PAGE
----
Within minutes of it’s idyllic opening of the young couple Ignatius Perrish and Merrin William happily in love on a bright summers day, director Alexandre Aja takes Horns deep under ground and literally turns the world upside down. In one of the most nauseating shots I have ever experienced, the world slowly rights itself as Ig wakes up from a night of heavy drinking. As he exits the house, dozens of reporters swarm him asking “why he did it.” Merrin has been found dead, and he is the prime suspect.

This is a fairly traditional set up. Boy meets girl, boy falls in love with girl, things appear to go south, girl ends up dead and everyone lays the blame squarely on him. But Horns isn’t a traditional film. There is the small matter of the horns that begin growing out of Ig’s head after another night of heavy drinking. His life had become a living hell, almost impossible to navigate with reporters everywhere and the people who’ve known him his entire life turning a cold shoulder. But if this is Hell, with the appearance of the horns he is now the master of it. The horns appear to give him a strange persuasive power, everyone starts to spill their guts to him, revealing their deepest darkest secrets and seeming inclined to do whatever he suggests. This is where the fun begins.

Horns is a bit of a throwback to kitchy B horror films, except this time the effects are a little slicker and the cast are people who you’ve actually heard of. At its core, however, Horns retains its cultish sensibility. It revels in the perverse, the weird and just plain ridiculous. Nothing, no matter how dark is taken too seriously, but nothing is ever dismissed as petty or small either. Even the ever prevalent religious symbolism doesn’t manage to bog the film down. In spite of the significance of crosses, horns, pitchfork, angel wings and some weird stuff with snakes, the film never gets preachy or alienates the non-Christians in the audience. Instead these symbols are used a short hand to delineate good and evil and then turn everything on its head. This is a world not everyone who wears a cross is a saint and not every devil sports horns, although sometimes they do. Even better, Juno Temple’s Merrin is not the stereotypical chaste ingenue. Instead she is shown, not as a passive, sexless figure, but as a real human being whom everyone loved like a saint. This is somewhat undermined as the circumstances around her death come to light, but it’s nice while it lasts.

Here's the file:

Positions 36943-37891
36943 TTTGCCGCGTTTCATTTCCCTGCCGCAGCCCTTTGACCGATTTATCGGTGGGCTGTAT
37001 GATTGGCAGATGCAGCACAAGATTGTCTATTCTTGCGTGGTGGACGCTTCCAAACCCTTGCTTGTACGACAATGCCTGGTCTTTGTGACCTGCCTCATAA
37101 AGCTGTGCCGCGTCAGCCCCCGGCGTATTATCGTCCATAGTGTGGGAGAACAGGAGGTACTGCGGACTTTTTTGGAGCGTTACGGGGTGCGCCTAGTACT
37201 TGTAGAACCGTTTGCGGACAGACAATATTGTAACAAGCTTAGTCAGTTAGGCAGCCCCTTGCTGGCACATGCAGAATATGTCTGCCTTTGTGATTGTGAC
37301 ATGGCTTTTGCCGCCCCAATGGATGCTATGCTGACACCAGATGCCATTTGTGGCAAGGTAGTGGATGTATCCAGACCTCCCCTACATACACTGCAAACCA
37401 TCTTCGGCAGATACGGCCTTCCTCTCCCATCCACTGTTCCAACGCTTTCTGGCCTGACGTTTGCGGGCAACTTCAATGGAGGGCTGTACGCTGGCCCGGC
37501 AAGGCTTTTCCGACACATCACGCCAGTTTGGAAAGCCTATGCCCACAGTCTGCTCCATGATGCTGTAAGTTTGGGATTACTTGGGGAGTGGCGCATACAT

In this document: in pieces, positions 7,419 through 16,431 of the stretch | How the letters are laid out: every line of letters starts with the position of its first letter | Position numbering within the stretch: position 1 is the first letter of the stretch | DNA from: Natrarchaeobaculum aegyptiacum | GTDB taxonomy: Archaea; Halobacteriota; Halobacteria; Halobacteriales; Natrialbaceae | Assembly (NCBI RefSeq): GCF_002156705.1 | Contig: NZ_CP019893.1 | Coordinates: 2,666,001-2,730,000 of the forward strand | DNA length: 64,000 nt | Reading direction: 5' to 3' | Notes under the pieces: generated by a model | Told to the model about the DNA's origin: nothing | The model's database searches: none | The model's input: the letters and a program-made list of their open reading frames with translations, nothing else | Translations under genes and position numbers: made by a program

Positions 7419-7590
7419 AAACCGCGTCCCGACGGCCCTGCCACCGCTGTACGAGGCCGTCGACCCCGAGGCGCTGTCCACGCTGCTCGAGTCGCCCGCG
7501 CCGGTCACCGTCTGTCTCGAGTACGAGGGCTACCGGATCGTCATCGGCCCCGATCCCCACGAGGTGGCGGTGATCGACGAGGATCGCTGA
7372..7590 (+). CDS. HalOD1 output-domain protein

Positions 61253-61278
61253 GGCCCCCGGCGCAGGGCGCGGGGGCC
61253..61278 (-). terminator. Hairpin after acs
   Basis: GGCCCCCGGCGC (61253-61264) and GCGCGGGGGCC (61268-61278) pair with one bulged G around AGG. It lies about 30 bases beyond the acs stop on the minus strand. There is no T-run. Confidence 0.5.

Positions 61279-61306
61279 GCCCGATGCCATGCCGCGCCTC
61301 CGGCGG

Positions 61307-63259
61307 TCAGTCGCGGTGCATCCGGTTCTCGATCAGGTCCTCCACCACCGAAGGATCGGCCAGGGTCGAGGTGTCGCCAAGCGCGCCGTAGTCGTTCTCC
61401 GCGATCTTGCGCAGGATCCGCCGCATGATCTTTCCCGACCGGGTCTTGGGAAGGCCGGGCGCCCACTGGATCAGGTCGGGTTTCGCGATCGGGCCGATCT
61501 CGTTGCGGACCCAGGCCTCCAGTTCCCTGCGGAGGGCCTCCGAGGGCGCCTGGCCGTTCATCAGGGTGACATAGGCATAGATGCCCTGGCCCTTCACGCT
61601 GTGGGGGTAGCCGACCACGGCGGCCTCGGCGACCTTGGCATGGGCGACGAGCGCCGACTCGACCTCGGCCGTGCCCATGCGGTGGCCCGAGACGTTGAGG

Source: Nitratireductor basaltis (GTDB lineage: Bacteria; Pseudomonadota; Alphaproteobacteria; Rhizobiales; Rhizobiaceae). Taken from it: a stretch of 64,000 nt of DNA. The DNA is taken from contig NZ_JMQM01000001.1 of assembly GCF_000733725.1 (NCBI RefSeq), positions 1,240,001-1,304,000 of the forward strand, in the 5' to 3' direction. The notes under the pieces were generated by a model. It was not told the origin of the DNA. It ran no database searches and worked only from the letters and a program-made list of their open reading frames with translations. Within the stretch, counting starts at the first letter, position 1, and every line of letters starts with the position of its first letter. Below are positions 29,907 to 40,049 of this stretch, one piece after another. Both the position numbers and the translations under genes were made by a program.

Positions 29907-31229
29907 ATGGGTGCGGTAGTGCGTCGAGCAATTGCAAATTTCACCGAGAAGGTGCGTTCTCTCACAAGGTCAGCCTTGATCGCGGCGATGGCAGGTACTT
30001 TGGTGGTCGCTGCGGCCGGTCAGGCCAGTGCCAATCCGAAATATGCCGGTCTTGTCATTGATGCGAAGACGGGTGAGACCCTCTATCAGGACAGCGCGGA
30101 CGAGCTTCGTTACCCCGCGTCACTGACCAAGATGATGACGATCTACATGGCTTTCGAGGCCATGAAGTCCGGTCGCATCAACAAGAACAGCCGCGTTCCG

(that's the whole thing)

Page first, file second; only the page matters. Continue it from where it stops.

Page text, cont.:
Overall, Horns is an entertaining piece of cinema. It’s off the wall and fun, aided by the fact that Daniel Radcliffe is turning into a fantastic actor, who is not afraid to take risks and never takes himself too seriously. Juno Temple is just as good, giving Merrin a lightness and freedom, but also a deep-set venerability. Unfortunately, everything goes off the rails in the final act as things get a wee bit silly and very overly melodramatic. The balance between the twisted and the whimsical that makes the rest of the film so enjoyable is forgotten; Aja struggles to explain all the explainable events that led to Marrin’s death and the appearance of the horns. It was all probably better open-ended and unexplained, but we can’t have everything. The final scene and some pretty cool credits kind of make up for a disappointing climax, but it’s difficult to get over the extremely lame resolution. But fortunately, this only occupies the last ten minutes. The remaining 110 are well worth the price of admission.



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